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Open Access Research article

Evolutionary diversification and characterization of the eubacterial gene family encoding DXR type II, an alternative isoprenoid biosynthetic enzyme

Lorenzo Carretero-Paulet12*, Agnieszka Lipska1, Jordi Pérez-Gil3, Félix J Sangari4, Victor A Albert1 and Manuel Rodríguez-Concepción3*

Author Affiliations

1 Institute for Plant Molecular and Cell Biology - IBMCP (CSIC-UPV), Integrative Systems Biology Group, C/ Ingeniero Fausto Elio s/n., Valencia 46022, Spain

2 Department of Biological Sciences, SUNY-University at Buffalo, North Campus. 109 Cooke Hall, Buffalo, NY 14260, USA

3 Centre for Research in Agricultural Genomics (CRAG), CSIC-IRTA-UAB-UB, Campus UAB, Bellaterra, Barcelona 08193, Spain

4 Department of Molecular Biology, Universidad de Cantabria and Instituto de Biomedicina y Biotecnología de Cantabria (IBBTEC), UC-CSIC-SODERCAN, Avda. de los Castros s/n, Santander E-39005, Cantabria, Spain

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BMC Evolutionary Biology 2013, 13:180  doi:10.1186/1471-2148-13-180

Published: 3 September 2013

Abstract

Background

Isoprenoids constitute a vast family of natural compounds performing diverse and essential functions in all domains of life. In most eubacteria, isoprenoids are synthesized through the methylerythritol 4-phosphate (MEP) pathway. The production of MEP is usually catalyzed by deoxyxylulose 5-phosphate reductoisomerase (DXR-I) but a few organisms use an alternative DXR-like enzyme (DXR-II).

Results

Searches through 1498 bacterial complete proteomes detected 130 sequences with similarity to DXR-II. Phylogenetic analysis identified three well-resolved clades: the DXR-II family (clustering 53 sequences including eleven experimentally verified as functional enzymes able to produce MEP), and two previously uncharacterized NAD(P)-dependent oxidoreductase families (designated DLO1 and DLO2 for DXR-II-like oxidoreductases 1 and 2). Our analyses identified amino acid changes critical for the acquisition of DXR-II biochemical function through type-I functional divergence, two of them mapping onto key residues for DXR-II activity. DXR-II showed a markedly discontinuous distribution, which was verified at several levels: taxonomic (being predominantly found in Alphaproteobacteria and Firmicutes), metabolic (being mostly found in bacteria with complete functional MEP pathways with or without DXR-I), and phenotypic (as no biological/phenotypic property was found to be preferentially distributed among DXR-II-containing strains, apart from pathogenicity in animals). By performing a thorough comparative sequence analysis of GC content, 3:1 dinucleotide frequencies, codon usage and codon adaptation indexes (CAI) between DXR-II sequences and their corresponding genomes, we examined the role of horizontal gene transfer (HGT), as opposed to an scenario of massive gene loss, in the evolutionary origin and diversification of the DXR-II subfamily in bacteria.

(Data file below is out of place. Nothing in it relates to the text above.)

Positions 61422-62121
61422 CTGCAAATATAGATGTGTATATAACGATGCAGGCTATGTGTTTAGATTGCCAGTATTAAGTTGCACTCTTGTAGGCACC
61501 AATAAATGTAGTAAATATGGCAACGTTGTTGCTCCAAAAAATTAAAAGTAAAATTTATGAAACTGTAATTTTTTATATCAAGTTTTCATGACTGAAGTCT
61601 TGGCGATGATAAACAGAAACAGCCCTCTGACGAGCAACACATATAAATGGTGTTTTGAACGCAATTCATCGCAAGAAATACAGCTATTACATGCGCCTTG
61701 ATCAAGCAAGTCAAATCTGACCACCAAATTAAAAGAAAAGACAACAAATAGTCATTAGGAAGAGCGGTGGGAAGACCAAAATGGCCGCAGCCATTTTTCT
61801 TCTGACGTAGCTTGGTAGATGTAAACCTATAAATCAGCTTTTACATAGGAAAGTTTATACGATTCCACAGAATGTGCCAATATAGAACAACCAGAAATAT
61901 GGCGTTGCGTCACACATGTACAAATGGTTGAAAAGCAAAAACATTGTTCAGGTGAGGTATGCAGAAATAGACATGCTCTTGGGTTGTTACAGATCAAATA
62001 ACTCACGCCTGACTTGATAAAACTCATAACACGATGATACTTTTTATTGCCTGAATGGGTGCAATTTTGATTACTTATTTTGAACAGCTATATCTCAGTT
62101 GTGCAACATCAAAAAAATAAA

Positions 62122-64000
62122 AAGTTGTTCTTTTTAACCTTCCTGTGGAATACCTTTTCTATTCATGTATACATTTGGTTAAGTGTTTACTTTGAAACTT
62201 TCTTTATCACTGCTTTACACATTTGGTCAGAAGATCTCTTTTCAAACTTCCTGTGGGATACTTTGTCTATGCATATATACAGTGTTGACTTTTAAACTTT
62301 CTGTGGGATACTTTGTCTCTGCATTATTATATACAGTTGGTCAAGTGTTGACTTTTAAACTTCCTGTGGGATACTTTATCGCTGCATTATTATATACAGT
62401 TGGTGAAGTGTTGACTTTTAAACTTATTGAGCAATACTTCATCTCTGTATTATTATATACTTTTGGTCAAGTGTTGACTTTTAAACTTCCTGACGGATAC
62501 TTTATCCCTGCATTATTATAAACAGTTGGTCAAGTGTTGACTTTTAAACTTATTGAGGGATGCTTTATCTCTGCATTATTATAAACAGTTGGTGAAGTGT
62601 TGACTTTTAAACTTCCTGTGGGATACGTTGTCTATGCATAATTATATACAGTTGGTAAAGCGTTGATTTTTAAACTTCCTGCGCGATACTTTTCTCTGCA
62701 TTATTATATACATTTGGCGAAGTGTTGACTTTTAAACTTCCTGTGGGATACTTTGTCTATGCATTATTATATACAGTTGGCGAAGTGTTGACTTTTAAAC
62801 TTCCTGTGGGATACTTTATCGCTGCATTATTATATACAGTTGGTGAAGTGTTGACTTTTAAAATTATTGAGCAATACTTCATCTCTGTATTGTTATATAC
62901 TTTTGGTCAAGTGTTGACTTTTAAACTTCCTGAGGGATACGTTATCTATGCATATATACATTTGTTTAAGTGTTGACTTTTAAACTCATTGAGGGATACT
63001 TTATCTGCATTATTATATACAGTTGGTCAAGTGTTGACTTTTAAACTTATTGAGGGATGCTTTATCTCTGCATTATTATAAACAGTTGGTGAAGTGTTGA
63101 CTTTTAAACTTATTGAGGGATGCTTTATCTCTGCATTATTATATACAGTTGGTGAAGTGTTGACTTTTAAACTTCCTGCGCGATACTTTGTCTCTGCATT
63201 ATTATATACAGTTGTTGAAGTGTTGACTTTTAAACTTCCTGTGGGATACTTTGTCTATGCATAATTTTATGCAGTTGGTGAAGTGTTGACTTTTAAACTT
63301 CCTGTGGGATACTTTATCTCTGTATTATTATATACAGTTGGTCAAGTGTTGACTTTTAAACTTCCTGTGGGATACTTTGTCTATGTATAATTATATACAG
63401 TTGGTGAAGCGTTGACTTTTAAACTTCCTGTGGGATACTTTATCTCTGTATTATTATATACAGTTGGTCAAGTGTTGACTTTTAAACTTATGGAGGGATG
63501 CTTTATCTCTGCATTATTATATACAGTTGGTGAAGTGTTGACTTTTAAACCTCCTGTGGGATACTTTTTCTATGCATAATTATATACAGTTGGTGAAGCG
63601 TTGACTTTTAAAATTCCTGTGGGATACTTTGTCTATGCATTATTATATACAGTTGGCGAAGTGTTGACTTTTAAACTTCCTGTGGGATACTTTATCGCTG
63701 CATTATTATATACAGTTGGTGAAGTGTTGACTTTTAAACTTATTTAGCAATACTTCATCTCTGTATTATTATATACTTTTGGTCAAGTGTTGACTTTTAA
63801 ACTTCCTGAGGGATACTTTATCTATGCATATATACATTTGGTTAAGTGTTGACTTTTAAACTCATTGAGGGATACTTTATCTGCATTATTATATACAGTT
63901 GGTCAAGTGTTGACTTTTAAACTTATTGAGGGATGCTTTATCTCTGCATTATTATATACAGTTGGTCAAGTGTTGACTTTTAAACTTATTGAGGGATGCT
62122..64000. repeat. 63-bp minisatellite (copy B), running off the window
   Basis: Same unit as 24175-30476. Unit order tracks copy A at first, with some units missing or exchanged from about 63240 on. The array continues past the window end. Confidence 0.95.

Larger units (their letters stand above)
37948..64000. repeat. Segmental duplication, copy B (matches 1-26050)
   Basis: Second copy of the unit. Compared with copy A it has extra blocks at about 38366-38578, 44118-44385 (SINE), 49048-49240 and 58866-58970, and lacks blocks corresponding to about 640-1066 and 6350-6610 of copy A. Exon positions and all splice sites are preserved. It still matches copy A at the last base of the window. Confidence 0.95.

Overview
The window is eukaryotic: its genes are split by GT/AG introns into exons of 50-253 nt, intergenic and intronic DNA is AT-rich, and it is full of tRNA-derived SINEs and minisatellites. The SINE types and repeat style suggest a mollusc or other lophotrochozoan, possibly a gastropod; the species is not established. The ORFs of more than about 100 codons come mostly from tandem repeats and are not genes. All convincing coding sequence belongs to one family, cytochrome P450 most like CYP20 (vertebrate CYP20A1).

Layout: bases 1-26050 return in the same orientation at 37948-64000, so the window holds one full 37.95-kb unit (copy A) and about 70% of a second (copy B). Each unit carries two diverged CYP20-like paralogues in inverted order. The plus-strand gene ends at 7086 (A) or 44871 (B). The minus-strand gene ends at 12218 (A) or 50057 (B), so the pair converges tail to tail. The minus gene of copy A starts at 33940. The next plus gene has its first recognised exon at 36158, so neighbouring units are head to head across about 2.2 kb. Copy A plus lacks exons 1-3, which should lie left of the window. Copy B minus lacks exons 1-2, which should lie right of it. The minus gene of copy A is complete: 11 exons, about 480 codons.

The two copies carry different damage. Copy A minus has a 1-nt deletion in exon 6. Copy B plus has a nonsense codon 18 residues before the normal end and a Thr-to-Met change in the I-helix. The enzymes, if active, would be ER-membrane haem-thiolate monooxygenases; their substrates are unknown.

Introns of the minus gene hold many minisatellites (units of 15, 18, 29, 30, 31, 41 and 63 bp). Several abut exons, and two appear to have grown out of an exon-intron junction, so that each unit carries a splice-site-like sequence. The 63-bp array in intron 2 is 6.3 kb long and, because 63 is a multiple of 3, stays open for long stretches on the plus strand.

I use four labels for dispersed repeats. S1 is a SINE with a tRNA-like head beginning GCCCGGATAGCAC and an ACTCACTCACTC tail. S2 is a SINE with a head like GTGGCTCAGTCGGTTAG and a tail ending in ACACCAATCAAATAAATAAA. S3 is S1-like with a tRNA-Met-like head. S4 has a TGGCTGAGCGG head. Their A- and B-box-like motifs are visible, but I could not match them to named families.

Conclusions

Our analyses support a single origin of the DXR-II family through functional divergence, in which constitutes an exceptional model of acquisition and maintenance of redundant gene functions between non-homologous genes as a result of convergent evolution. Subsequently, although old episodic events of HGT could not be excluded, the results supported a prevalent role of gene loss in explaining the distribution of DXR-II in specific pathogenic eubacteria. Our results highlight the importance of the functional characterization of evolutionary shortcuts in isoprenoid biosynthesis for screening specific antibacterial drugs and for regulating the production of isoprenoids of human interest.

Keywords:
DXR-II; Isoprenoid metabolism; Horizontal gene transfer; Gene loss; Functional divergence